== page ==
Skip to main content Skip to secondary navigation
Opioid policy

Recommendation 6b: Government research agencies and private industry should prioritize the development of non-opioid analgesics and medications targeting addiction as well as the redesign of opioids to separate their effects (e.g., analgesia, euphoria, respiratory suppression).

Main content start

     Tamper-resistant opioids are not entirely without merit, but may have at most a mild impact on making pain pharmacotherapy safer. A more consequential innovation would be to design or discover medications that do not carry risk of addiction, overdose, and other adverse effects of opioids. One route is to design opioid molecules with “biased agonism”, meaning that they relieve pain with less respiratory suppression and less activation of brain reward circuity underlying the acquisition of addiction. This approach has produced some promising preclinical findings, but these have not been replicated or rigorously tested in clinical studies as yet. A non-competing alternative approach is to develop non-opioid medications and interventions (e.g., virtual reality and nerve stimulation devices) that have significant ability to relieve pain, to ameliorate addiction, or both.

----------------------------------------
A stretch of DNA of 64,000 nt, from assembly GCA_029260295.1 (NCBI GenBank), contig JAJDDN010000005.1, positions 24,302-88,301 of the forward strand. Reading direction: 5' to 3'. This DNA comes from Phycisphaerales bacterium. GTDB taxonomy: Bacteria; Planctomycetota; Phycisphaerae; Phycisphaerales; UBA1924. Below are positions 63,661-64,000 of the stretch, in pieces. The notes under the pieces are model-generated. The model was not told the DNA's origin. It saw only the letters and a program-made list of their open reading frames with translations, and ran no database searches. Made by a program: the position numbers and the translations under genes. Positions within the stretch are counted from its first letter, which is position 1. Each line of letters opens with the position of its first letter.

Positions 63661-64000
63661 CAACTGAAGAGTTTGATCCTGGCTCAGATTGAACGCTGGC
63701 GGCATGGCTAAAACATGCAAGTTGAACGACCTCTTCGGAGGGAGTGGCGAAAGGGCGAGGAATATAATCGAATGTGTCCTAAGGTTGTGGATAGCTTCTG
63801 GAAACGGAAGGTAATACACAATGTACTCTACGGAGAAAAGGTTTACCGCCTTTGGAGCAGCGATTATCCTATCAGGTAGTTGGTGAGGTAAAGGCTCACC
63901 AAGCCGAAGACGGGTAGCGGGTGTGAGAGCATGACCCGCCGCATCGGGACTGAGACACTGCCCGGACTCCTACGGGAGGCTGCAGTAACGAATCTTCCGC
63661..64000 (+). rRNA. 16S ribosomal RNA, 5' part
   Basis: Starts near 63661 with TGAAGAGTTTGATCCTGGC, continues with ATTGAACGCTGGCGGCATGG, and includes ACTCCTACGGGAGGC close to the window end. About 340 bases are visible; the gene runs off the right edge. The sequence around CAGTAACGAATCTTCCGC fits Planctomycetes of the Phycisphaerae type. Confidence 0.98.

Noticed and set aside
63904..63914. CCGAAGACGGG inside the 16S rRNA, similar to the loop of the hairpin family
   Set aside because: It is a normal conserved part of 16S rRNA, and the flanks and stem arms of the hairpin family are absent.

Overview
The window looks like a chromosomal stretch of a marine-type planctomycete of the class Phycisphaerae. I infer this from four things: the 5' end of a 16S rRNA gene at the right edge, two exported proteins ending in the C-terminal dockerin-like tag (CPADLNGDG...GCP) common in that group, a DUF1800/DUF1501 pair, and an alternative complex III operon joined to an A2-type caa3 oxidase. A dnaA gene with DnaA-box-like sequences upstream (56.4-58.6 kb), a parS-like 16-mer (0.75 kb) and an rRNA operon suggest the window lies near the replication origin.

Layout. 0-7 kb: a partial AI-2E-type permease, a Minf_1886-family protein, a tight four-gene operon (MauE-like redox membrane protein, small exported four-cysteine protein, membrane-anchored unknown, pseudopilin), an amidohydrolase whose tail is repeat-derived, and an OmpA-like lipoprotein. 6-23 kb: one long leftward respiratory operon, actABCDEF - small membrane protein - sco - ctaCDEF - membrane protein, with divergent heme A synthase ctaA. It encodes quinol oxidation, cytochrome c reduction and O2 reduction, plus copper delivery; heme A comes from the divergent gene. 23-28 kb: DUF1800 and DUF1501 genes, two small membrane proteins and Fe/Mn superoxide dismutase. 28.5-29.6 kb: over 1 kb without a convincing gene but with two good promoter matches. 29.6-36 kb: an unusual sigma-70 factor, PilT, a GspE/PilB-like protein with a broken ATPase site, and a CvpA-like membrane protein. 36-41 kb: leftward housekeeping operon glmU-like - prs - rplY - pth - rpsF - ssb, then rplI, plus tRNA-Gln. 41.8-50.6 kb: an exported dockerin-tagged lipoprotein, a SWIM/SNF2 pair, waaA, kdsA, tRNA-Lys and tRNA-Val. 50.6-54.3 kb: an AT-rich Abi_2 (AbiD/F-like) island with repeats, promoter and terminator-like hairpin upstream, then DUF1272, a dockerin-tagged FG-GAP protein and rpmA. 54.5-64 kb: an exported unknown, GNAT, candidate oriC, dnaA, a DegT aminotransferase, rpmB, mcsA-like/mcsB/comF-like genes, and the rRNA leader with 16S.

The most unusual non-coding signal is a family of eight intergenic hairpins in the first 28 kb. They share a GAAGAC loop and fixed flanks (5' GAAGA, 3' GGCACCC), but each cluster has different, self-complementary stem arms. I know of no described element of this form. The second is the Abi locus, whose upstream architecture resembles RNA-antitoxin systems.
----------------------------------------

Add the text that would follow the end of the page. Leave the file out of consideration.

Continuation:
The rapid development of effective vaccines for COVID-19 shows what is possible when governments make a massive, urgent commitment in the face of an epidemic. The same commitment is needed for the opioid crisis. Expanding National Institutes of Health initiatives such as the Blueprint Neurotherapeutics Network for Small Molecule Drug Discovery and Development for Disorders of the Nervous System and charging them with focusing more work on opioids, could be productive. Private industry could be incentivized to carry out similar work through tax credits for research and development (A prize-based competition makes less sense as the developer of any such molecule would likely reap enormous profits). Privately and publicly funded animal research is more likely to lead to life-saving innovations if guided by translational scientific models.